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Anxiety, chardonnay and anger at Trump: Friday on a cruise line hit by coronavirus

Italy: A big ship with local roots
As of 1998, the Grand Princess was the largest cruise vessel ever built. It is now a top U.S. focus in containing the coronavirus outbreak.
(Christopher Reynolds / Los Angeles Times)

A day that started with hope ended with anger and frustration as passengers on the Grand Princess learned some on the ship tested positive for coronavirus, bringing the specter of a quarantine at sea.

More than 3,500 people are currently on the vessel, which is holding off the coast of San Francisco in international waters as officials decide where — or if — it should dock now that two passengers and 19 crew members have tested positive for COVID-19.

“We are doing a bit of Trump bashing, having a glass of wine, trying to cancel airplane reservations, trying to figure out what to do with my dog and get her out of the kennel tomorrow, canceling hotel reservations for tomorrow night,” said Debbi Loftus, a Wisconsin passenger who is traveling with her elderly parents. “The normal stuff anyone does on a Friday afternoon.”

Loftus was not the only one unhappy with the administration. Vice President Mike Pence announced the positive cases during a news conference Friday afternoon, before passengers had been informed. The cruise line and the captain of the ship both later said they were unaware of the results prior to the televised announcement. Multiple passengers interviewed by the Los Angeles Times said they would have preferred the news be given to them first.

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Adding more uncertainty for some passengers was President Trump’s statement Friday that he would prefer any quarantine take place on the ship, rather than allowing passengers to dock in California — in part to prevent increasing the number of confirmed cases on U.S. soil. Pence said the vessel would be allowed to dock at a noncommercial port this weekend, though he did not say where.

“It’s apparent to me that President Trump is not concerned about the crew and passengers aboard Grand, but rather the numbers,” said Karen, a Canadian passenger who asked to be identified only by her first name for privacy reasons.

As passengers on the Grand Princess cruise ship ended their first full day confined to their cabins, the reality of a possible quarantine began to set in, along with boredom and anxiety. Fears of the future were mixed with minor but immediate concerns.

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Food service has been delayed as an overburdened staff attempts to bring room service to more than 3,500 passengers. Coffee was late, one meal was sandwiches and chili, a few waited hours for delivery. The crew passed out forms asking what prescriptions might be needed if a long stay was mandated.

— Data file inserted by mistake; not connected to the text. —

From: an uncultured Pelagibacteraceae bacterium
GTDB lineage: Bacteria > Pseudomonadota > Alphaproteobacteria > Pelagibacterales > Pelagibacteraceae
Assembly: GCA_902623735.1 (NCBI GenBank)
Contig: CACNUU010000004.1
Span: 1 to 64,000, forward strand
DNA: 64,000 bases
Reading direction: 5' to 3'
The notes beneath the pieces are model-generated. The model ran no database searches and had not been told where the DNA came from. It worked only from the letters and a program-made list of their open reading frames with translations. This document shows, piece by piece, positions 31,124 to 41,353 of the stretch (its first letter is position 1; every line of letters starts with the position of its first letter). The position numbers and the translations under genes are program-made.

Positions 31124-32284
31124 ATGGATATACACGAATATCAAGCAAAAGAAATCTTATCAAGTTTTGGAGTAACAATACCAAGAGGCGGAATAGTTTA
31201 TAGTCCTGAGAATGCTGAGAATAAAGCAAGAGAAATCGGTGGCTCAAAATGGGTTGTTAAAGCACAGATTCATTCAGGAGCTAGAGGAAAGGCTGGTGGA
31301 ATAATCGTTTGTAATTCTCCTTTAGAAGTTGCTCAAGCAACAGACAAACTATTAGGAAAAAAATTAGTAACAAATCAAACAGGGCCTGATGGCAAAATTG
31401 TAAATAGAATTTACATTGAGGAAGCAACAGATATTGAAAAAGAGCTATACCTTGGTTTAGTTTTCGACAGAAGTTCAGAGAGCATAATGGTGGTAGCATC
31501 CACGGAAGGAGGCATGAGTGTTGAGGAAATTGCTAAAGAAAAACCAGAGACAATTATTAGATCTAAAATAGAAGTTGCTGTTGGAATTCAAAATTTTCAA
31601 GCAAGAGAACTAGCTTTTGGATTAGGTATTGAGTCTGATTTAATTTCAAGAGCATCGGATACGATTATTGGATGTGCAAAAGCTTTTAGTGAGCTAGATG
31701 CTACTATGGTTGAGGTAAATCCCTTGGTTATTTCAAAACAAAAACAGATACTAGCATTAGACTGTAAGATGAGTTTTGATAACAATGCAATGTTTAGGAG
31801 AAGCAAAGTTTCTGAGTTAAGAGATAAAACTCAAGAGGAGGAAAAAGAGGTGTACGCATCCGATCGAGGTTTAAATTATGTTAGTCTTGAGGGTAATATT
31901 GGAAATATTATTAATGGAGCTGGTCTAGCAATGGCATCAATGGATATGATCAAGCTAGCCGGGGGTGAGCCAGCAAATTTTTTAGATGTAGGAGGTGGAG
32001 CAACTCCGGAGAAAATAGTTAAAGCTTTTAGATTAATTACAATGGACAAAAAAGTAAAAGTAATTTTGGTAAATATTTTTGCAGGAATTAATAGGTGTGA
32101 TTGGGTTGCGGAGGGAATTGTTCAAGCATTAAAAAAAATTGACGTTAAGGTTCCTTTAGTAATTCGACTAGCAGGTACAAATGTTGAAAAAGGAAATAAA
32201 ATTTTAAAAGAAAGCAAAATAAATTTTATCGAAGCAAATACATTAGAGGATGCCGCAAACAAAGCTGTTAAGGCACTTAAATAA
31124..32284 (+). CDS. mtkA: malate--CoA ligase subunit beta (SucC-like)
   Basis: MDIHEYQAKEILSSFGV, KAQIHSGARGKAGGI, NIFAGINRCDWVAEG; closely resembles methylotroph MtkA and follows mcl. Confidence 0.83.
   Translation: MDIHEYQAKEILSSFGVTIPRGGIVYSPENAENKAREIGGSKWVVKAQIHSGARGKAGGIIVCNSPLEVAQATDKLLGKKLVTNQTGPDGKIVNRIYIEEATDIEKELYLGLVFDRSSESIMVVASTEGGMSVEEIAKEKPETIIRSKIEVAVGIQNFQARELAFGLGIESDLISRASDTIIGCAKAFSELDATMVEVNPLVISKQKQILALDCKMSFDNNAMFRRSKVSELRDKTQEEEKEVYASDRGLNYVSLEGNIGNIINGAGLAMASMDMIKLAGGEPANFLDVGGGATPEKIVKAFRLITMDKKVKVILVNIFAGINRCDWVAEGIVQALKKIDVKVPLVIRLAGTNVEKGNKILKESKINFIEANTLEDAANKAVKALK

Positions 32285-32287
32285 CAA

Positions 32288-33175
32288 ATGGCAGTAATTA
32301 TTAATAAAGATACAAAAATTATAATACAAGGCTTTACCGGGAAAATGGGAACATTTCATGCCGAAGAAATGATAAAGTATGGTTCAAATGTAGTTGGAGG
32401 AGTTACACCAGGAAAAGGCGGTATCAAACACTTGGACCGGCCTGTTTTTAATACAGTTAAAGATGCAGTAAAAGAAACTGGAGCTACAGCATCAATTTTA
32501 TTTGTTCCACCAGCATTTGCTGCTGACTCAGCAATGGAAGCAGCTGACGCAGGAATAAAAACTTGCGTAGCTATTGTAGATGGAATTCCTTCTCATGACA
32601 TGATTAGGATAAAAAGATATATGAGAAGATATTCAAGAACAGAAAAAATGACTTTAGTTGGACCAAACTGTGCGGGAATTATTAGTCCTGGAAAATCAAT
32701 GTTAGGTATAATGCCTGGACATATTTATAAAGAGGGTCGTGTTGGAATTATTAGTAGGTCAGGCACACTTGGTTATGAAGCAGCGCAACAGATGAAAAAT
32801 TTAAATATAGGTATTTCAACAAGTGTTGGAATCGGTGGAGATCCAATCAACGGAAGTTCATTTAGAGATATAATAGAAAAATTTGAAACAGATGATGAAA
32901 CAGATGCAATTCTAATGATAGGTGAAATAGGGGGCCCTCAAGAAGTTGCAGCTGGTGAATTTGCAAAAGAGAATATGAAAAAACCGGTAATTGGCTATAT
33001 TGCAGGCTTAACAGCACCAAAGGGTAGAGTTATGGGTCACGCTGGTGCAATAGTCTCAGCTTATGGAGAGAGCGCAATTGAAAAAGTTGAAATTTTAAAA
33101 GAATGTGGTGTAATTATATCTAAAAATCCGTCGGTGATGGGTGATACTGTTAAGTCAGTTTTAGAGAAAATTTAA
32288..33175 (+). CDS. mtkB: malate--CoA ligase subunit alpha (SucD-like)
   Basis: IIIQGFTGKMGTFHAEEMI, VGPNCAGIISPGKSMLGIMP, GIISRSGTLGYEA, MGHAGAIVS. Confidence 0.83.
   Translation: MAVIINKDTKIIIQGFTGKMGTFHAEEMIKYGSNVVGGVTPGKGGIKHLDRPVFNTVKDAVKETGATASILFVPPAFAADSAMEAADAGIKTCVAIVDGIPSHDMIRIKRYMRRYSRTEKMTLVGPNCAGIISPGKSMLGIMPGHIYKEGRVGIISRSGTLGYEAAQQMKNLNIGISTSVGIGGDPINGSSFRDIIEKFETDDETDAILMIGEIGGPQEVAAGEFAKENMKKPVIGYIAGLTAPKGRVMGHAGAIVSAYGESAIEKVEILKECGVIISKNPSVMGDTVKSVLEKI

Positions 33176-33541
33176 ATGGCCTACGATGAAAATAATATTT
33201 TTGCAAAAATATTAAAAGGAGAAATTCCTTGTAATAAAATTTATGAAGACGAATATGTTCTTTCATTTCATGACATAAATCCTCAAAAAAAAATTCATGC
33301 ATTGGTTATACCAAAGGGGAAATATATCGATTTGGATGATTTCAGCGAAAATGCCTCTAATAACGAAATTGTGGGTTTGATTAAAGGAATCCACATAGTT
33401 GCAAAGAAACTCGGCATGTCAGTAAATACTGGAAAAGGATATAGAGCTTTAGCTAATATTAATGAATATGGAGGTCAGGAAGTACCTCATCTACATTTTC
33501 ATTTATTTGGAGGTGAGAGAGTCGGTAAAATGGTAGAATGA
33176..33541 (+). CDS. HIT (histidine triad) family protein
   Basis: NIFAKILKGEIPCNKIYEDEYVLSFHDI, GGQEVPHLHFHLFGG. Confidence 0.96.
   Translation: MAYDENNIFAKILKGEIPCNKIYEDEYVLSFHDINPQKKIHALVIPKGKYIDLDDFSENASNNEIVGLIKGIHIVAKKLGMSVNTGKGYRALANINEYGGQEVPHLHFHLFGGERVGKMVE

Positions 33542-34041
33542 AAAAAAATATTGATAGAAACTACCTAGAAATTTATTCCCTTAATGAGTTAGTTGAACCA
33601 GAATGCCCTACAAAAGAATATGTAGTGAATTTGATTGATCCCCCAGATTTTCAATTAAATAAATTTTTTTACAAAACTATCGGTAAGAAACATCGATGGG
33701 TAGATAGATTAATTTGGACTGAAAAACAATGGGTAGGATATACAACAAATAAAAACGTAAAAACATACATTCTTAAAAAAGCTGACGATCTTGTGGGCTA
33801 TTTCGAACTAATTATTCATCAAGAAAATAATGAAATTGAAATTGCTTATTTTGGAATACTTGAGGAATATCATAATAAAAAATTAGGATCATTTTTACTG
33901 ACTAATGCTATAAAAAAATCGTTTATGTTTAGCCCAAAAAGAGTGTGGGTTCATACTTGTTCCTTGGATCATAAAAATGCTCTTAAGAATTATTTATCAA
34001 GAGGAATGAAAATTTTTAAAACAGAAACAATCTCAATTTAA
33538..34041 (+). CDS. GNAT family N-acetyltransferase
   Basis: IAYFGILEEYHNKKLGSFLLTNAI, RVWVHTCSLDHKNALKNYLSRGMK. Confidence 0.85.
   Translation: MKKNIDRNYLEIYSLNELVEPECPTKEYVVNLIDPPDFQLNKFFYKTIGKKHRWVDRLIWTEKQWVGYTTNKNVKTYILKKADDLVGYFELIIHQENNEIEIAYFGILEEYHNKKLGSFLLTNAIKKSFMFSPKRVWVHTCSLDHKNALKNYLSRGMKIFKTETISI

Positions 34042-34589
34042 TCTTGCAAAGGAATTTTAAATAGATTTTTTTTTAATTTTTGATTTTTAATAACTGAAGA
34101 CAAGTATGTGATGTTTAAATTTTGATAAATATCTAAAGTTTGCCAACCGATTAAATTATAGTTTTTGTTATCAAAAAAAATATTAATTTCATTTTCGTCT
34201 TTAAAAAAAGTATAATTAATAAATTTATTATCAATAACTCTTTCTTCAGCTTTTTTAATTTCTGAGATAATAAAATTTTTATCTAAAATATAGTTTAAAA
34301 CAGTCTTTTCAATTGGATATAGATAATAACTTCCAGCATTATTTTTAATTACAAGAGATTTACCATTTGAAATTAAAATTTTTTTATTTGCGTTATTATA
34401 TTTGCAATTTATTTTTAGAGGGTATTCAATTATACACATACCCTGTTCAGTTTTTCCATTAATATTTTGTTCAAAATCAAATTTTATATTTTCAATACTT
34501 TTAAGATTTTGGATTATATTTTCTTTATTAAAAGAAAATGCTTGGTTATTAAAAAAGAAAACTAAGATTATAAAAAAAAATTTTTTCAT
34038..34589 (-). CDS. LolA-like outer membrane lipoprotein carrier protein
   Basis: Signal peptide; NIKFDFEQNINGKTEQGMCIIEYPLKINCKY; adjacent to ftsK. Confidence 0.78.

“We’re trying to stay positive and hoping for a great outcome,” said Karen, early in the day.

Her biggest frustration Friday morning was that room service, “understandably overloaded,” hadn’t yet brought coffee. She was passing time waiting on hold to report the missing java, watching the ship’s webcam on television so that she could “feel like I’m outside.”

The previous night, the captain told passengers they were working with the crew to arrange for “deck time for exercise and fresh air.”

Karen said hearing that “kinda scared us into thinking this may go on longer than expected.”

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Despite two updates from the captain during the day, there was little new information. Passengers played cards, watched movies and browsed the internet — multiple people said the broadband was limited. The crew dropped off Sudoku sheets, puzzles and a craft kit. Outdoor time never materialized.

“My take on this,” Karen said in the afternoon, is “hope for the best, prepare for the worst.”

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Another way some passengers spent time: cleaning. With no cleaning services coming in and a fear of germs in abundance, Karen tried to get a pair of gloves before cleaning her bathroom. Another passenger wiped down her walls. One washed clothes in the bathtub.

Those who spoke to The Times all agreed on one point: The crew was doing its best, delivering thousands of meals three times a day, answering requests and attempting to maintain the quarantine as anxiety mounts. Many of the crew members are Filipino or other foreign nationals, guests said.

“Our captain and crew [are] doing the best they can under such unforgiving conditions,” said Karen, the Canadian passenger.

About 62 people have been under lockdown longer because of possible exposure on the previous cruise to Mexico. For one of those, the experience was already feeling grim.

“I am in solitary,” said a person who has been isolated for days.

Now, there is worry that the end is not in sight.


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